ST. SIMONS ISLAND, Ga. – Adam Scott cuts an imposing figure on the Sea Island practice tee. The 14-time PGA Tour winner stands out even in a Tour crowd and having the 41-year-old on the RSM Classic tee sheet is noteworthy for countless reasons.
As Adam Scott goes, so goes many of the game’s best players.
The RSM Classic, the final event of the Tour’s fall frame, enjoys a cozy spot on the coziest of islands. In its 12th edition, the event has become a stress-free chance to put a bow on what is always a long year. But Scott, and a growing number of others, have other plans.
This is the Australian’s fourth start in the fall and his first at the RSM Classic. That’s the most he’s ever played in the fall and it’s very much by design.
“I think you take it differently depending what position you're in. I find myself playing a few times this fall. I wouldn't say a lot, but I'm playing four events in the fall because this will be my last event most likely in the States until Genesis next year,” Scott said Wednesday at Sea Island.
“The idea was to try and play a few and play well and put myself with a little cushion for the FedExCup, because no doubt I'm going to fall about 10 spots every week I don't play now and I'll come back in 150th place. I really want a good result this week so I'm not in that position.”
Change is coming in professional golf. Whether it’s the Greg Norman-led super league or a PGA Tour-proposed fall series that would reward the game’s best players with guaranteed riches, the landscape is evolving and it will force players to evolve with it.
For Scott, that means adding last week’s Houston Open, which he won in 2007 but has only played the event once since 2017, and the RSM Classic to pad whatever points he can until he returns to the circuit in February at the Genesis Invitational. Instead of his normal West Coast swing on the PGA Tour, Scott plans to start 2022 on the European Tour.
“A slight change to my schedule, a bit like I used to do when I was a lot younger starting the year in the Middle East and then coming to America a little later in the year,” Scott said. “I think given all things in my life, where things are at, I think that's going to be a nice way to start the year and maximize not only my family time but my golf time as well.”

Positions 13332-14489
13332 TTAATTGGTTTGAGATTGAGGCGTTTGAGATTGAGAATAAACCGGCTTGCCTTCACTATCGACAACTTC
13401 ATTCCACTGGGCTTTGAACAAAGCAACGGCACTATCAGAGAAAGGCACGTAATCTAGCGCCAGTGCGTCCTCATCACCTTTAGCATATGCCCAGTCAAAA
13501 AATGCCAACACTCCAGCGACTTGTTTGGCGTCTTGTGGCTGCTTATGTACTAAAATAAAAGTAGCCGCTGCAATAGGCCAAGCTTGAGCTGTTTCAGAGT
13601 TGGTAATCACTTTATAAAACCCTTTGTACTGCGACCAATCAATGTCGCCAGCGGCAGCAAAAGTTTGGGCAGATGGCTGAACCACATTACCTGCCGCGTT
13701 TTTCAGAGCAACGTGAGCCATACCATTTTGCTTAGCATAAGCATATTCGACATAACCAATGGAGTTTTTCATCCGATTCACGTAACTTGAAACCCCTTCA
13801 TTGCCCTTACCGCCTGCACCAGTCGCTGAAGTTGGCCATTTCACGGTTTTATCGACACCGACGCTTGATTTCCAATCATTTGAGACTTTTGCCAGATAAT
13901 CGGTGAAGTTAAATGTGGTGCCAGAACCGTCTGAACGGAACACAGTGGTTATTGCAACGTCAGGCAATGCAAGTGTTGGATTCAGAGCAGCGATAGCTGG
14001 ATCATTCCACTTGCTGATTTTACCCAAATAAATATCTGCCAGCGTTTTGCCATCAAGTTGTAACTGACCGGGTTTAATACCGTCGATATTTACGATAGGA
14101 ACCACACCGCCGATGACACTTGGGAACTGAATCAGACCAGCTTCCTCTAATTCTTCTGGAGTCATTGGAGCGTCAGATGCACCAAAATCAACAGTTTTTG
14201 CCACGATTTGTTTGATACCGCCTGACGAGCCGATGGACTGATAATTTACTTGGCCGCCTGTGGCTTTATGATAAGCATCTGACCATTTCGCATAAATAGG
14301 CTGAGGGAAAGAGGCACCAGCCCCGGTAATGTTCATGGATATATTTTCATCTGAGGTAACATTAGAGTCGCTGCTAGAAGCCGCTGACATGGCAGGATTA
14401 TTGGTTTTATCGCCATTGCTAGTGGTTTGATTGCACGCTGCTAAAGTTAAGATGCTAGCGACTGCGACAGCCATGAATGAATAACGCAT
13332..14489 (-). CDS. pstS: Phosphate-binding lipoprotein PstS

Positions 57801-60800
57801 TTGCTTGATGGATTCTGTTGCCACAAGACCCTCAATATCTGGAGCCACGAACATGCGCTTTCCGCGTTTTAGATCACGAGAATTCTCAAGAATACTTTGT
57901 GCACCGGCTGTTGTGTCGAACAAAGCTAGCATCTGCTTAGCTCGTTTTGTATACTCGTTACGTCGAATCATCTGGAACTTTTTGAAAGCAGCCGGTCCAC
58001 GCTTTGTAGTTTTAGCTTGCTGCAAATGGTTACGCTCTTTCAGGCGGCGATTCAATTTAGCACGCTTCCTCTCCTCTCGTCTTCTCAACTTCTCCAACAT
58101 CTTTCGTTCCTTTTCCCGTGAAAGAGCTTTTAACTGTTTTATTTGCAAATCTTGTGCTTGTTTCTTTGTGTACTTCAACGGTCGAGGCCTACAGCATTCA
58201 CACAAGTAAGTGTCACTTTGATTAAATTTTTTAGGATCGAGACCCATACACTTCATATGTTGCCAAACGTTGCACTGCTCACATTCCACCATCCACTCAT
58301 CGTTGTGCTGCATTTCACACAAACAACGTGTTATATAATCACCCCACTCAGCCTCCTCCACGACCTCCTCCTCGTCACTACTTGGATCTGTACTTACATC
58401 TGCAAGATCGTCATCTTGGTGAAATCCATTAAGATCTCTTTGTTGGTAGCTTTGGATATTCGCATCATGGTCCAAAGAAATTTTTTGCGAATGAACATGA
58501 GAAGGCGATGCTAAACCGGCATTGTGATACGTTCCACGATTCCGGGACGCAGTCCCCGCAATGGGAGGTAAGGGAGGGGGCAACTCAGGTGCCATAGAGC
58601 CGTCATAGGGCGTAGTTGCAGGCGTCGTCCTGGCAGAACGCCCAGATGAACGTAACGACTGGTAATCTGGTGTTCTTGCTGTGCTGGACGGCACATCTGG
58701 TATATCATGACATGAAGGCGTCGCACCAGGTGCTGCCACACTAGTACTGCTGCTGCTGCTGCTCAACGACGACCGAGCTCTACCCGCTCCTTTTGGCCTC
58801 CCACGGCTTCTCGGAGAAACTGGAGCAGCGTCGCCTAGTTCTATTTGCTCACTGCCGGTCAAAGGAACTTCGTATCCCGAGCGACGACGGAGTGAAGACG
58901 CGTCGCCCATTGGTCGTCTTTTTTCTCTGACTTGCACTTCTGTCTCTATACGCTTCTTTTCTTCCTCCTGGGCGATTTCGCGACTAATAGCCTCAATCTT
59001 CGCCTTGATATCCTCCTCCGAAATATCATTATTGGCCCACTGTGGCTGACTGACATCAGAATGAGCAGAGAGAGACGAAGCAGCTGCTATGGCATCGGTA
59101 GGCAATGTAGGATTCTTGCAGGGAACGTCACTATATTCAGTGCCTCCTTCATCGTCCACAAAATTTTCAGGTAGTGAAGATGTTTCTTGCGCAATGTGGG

Scott’s decision is partly driven by logistics with his home in Crans-sur-Sierre, Switzerland. There’s also a competitive side to this. Following a lackluster start to the year, Scott rebounded late with a runner-up finish at the Wyndham Championship followed by solid showings at the CJ Cup (T-5) and the European Tour’s BMW PGA Championship (T-14). When you’re playing well, the hardest thing to do is take a week off.
“I'm very optimistic about where things are at. Some things, although it was frustrating this year, have moved in a positive direction for me and I now look to benefit off the back of that next year,” he said.
And then there’s all of the noise that’s filled the last few months with mountains of speculation. Norman’s move into the global tour business has, at the very least, forced the Tour to reevaluate how it does business. The proposed fall series would focus on the circuit’s top 40 or so players with the promise of guaranteed paydays. It’s a direct response to Norman and whatever super league he brings.
As unnerving as it all seems most agree competition is always good – for both the established and the disruptors.
In Scott’s case what some see as chaos is a reason to do things differently and rethink the norm.
“I know there's been a lot of talk, our season is very long and as you get older, I think you have to make that time off somehow,” he said. “Unfortunately, sometimes that means sacrificing playing events and falling well off the pace, but your goals might have to change, too, and the focus doesn't become the season, it becomes certain events.”
It’s very much a season of change at golf’s highest level and as the Australian normally does, he's among the first to evolve.